There are still opportunities to make similar decisions in other parts of the world, particularly given that spectrum has already been harmonised for use by PPDR. A clear stumbling block however is how small - and slow moving - the public safety market is, compared to the commercial segments. This makes it difficult to attract chipset manufacturers. In Europe, PPDR does have dedicated spectrum in parts of 700 MHz, but no chipsets for the devices.
One thing to keep in mind when it comes to the US is that from day-one they’ve said that they want to keep their LMR systems in place when it comes to voice. That’s a key difference when it comes to what they’ve been able to do.
Are there mission critical verticals other than public safety where governments have already designated spectrum?
The utilities sector has been very active to get dedicated spectrum in 400 MHz. Ireland has allocated spectrum in 410-430 for that sector, for instance.
What conversations are TCCA currently involved in around spectrum? What needs to be accomplished over the course of this year?
Right now, TCCA is starting a new ‘450 MHz guidance’ task force. It is aimed at discussing interoperability where one country might allocate 2x5 MHz to PPDR, while a neighboring country allocates the same spectrum to a different service, such as utilities. How is cross-border interoperability achieved? It is very early days in the task force, so expect some results in the Autumn.
Alongside spectrum harmonisation, what else has TCCA contributed to the ongoing development of critical broadband communications?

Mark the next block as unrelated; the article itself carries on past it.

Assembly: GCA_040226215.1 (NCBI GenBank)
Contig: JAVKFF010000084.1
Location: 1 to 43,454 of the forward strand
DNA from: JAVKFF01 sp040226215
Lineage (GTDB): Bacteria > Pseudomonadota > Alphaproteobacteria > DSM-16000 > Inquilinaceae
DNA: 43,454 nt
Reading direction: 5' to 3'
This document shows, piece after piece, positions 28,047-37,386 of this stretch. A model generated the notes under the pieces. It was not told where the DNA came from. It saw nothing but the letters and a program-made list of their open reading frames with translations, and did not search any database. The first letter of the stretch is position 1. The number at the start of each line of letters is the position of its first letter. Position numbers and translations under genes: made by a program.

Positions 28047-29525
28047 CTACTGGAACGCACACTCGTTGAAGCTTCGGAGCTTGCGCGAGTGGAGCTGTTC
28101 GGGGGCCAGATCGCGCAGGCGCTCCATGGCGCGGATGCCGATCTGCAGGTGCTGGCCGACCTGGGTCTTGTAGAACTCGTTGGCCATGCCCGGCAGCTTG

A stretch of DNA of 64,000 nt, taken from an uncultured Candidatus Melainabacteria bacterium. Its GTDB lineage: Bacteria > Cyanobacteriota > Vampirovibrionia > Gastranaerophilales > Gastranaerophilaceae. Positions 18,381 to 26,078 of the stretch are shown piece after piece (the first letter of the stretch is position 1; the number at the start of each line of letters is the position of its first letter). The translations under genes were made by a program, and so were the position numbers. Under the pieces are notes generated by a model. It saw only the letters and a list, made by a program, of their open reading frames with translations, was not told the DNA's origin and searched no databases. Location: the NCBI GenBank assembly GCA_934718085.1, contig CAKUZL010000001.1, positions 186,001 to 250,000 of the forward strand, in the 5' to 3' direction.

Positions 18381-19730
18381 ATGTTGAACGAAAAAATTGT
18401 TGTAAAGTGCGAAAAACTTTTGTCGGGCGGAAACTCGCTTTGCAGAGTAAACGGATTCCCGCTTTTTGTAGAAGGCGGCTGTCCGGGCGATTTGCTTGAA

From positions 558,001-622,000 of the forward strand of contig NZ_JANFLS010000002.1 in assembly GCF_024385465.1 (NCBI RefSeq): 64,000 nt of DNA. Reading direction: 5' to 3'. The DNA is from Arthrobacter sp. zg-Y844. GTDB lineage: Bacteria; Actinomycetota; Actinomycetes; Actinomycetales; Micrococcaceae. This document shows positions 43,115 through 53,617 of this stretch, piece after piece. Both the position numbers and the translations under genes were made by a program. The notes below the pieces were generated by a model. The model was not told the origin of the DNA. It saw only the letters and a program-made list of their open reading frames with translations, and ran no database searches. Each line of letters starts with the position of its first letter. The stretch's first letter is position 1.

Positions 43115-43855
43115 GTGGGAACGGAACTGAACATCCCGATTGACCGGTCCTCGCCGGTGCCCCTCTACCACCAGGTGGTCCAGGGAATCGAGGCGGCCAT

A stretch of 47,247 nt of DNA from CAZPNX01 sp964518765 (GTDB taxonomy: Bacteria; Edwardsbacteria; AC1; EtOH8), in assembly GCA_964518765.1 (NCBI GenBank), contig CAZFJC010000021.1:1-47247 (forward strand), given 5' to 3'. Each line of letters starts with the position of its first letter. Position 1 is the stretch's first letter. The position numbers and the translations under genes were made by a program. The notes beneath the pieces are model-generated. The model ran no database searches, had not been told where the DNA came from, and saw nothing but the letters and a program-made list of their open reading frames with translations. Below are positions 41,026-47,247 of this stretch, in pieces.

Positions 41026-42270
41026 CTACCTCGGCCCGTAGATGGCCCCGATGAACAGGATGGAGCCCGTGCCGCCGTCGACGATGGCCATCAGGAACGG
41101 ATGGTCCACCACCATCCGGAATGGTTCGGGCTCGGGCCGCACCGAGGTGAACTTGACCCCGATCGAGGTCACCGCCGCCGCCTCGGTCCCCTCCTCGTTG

One of our key contributions was to help develop a roadmap in collaboration with both users and the wider industry. Through our Broadband Industry Group, we’ve been integral to conversations around functionality and standardisation in 3GPP, as well as when features might be available in commercially operated networks.
That work has also highlighted just how long TETRA is likely to be around for. Beyond the fact that the move to broadband is proving to be comparatively slow, organisations will also need time to get used to the new technology, re-write operating procedures and re-train their staff.
My prediction is that TETRA will continue well into 2030, and at Motorola Solutions we have contracts lasting until way after that. You can’t just switch off TETRA the same day you switch on broadband.
Going back to your involvement in TCCA, how would you say the organisation’s initial successes shaped the industry as it exists today?
Arguably its greatest contribution is how the Association has brought the sector together. If you look at the European market up until 1994 for instance, everything was very fragmented, with countries using hundreds of smaller networks which didn’t work together. TETRA completely changed that situation, and it would not have been what it is without TCCA.
Another achievement is the way which it has united the industry. We were galvanised at the beginning by competing technology such as TETRAPOL, and that sense of needing to succeed together has never gone away.
Jeppe will be retiring from Motorola Solutions in the Spring of this year, after almost 41 years. He will continue to represent the company in TCCA.
He will be one of the presenters for the forthcoming ETSI/TCCA ‘TETRA to 2035 and beyond’ webinar taking place on June 24.
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Editor, Critical Communications Portfolio